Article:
Salesforce is. I think I'm gonna answer this with telling a story. So a lot of the, the brand of Mark Benioff is that he's fairly progressive. He is a progressive business leader stakeholder capitalism, equal pay, all those sorts of things. I can tell you because I've met the man and I've actually delivered projects and delivered fast reports to him and other business leaders on some of those projects that had that visibility. All that stuff is genuine. He is genuine. It's not show, it's real. That filters down. Salesforce is a fairly progressive place and they may be really progressive for the industry in terms of burnout. They do care about people not getting burned out. They really were some of the first with DEI initiatives, diversity, equity, inclusion, the equal pay, which has been pretty storing, and it's pretty cool. Salesforce really cares and they make efforts.

Speaker 4:

That said, services is hard, it's just hard work. It is and it's harder than other jobs that I've had. It is undeniably You've got customers and one of my things is we're going to make our customers successful despite their own best efforts. to the contrary. It's a joke, but it's not a joke. There's travel. Travel is different. I guess after the pandemic Nobody's traveling nearly as much as we used to. Maybe it'll come back. I don't know, but that was always really hard. A lot of services work is a lot more than 40 hours a week. It is what it is. The big five. that's part of the brand and the job At Salesforce. it was never like that. I don't know if I'm answering your question, but I've said a lot, so I don't know.

Speaker 3:

No, I think it's a good point of how ultimately it is just that top-down culture where it's as long as you are at an organization that really does value the personal lives and health of their people, which is sadly a more progressive type of culture, Then hopefully that does prevent some burnout. It's nice to hear that working in professional services at Salesforce does have that type of culture. I would love to just in general it's been on my mind as far as how we make change within the industry itself overall, Because we're all delivering Salesforce. You might be doing a professional services project or it could be going to a different consultancy, But it's historically just known how in Salesforce projects just people get chewed up and spit out a lot of times.

Speaker 4:

I'll say that, in my experience, services is not for the faint of heart. It's not. I find the people that stay in services as a career have certain qualities that makes it different than the people who are tourists in the role. One of those qualities is they like to work hard. It's not that they don't mind working hard. They like to work hard. As a manager for the service and the lifer, the thing that I need to guard against more than anything is the person who is going to work themselves into burnout because they can't stop themselves. They're due to themselves. Somebody who won't delegate, who won't take their foot off the gas, who won't take their finger off the pulse, who won't work in 60 hours a week. That's like a personality trait of the people that are really successful in services and stick around if that makes sense.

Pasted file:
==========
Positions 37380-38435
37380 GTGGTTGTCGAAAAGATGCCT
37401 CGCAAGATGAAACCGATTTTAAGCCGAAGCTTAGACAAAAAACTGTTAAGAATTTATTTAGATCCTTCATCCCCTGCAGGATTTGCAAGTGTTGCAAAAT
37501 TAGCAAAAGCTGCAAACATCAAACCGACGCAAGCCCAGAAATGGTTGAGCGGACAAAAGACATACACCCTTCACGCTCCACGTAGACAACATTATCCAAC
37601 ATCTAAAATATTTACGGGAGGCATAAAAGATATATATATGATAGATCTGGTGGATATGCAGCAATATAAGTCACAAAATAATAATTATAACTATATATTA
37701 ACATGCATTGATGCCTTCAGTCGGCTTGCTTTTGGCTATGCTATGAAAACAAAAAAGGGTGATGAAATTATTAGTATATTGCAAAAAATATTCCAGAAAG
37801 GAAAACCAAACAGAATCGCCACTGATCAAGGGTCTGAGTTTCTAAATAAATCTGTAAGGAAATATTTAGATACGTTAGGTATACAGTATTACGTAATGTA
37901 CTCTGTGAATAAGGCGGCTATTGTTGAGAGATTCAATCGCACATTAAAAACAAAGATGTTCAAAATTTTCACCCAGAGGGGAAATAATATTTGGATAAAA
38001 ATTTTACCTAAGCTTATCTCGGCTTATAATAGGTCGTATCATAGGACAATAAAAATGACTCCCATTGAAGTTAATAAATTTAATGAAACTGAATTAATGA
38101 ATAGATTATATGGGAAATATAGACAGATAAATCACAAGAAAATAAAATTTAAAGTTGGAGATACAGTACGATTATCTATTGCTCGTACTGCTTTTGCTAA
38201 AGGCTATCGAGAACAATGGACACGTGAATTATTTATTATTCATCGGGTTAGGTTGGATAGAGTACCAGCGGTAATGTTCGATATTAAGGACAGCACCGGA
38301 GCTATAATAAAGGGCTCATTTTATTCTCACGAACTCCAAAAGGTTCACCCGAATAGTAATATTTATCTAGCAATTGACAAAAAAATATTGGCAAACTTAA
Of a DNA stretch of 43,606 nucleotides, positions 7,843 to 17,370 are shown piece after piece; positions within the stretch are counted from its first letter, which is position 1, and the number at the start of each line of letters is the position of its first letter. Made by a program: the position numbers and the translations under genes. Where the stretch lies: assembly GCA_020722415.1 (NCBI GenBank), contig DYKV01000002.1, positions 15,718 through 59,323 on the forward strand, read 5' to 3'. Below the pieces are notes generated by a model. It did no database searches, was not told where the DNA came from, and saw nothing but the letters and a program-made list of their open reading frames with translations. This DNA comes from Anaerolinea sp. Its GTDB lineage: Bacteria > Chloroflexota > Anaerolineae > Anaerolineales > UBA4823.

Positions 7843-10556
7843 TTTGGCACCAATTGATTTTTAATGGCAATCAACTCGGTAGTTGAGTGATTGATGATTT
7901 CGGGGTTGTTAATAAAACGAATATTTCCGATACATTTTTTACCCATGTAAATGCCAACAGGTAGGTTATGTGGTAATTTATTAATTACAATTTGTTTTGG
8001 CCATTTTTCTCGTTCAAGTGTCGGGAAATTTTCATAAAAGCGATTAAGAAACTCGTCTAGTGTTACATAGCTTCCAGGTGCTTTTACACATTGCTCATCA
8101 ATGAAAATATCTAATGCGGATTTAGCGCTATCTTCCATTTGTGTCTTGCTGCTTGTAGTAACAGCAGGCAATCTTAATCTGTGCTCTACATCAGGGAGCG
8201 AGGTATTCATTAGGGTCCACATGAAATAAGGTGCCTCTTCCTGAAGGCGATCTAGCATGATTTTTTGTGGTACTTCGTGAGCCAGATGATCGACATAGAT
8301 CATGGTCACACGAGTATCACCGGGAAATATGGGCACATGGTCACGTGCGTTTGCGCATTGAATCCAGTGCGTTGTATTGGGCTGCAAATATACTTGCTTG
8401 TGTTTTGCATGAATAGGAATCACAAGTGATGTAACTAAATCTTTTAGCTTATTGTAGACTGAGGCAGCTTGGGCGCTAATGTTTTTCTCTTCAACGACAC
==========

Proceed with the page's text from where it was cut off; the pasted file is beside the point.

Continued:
Speaker 3:

How much responsibility do you think it's on individuals versus management to make sure that people are taking time for themselves versus putting their all in the project?

Speaker 4:

I think we all it's on both, but for different reasons. I always tell my team it's your life, it's your career. You have to have your hands on the wheel. If your hands aren't on the wheel, you're never going to get to where you want to go. That's one of the things that I always work with my people about. Anyone on my teams, i'm always doing everything I can, having conversations and working on growth for them. Are your hands on the wheel of your career and your life? Are you monitoring your own burnout? Because, also, you're going to know what's important to you a lot better than I ever will.

Speaker 4:

But that said, as a manager, i'm a steward of the business. I don't want to get my people burned out. I want to let them burn out because once someone really honestly gets burned out, it's really hard to recover. If somebody honestly gets to the point where they are chewed up, then they're not going to be as effective. They are much more likely to quit. They're likely to turn in bad work, bad customer satisfaction, all that stuff. I think we both bear responsibility Some degree. I'm supposed to be the adult in the room, so to speak. I know things, hopefully after my long career, that a lot of people themselves. They don't know. They don't know If that makes sense, but we both bear responsibility from different angles.

Speaker 3:

Thank you, i think those are the same. I do have actually a question from the audience for you, mark, if that's all right. I have some thoughts on this, but would love to hear yours, mark. What are the best learning path? slash training for future MuleSoft developers.

Speaker 4: